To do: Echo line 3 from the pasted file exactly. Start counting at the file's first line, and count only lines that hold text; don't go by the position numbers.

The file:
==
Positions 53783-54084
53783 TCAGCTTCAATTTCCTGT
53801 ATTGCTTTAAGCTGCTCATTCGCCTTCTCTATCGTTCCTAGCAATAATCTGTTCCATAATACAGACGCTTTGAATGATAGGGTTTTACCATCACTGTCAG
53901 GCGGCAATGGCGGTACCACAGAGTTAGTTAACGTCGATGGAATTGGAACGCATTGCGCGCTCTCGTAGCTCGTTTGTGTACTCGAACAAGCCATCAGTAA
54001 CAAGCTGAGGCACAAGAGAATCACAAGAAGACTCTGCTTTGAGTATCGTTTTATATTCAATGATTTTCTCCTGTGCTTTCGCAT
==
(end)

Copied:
53801 ATTGCTTTAAGCTGCTCATTCGCCTTCTCTATCGTTCCTAGCAATAATCTGTTCCATAATACAGACGCTTTGAATGATAGGGTTTTACCATCACTGTCAG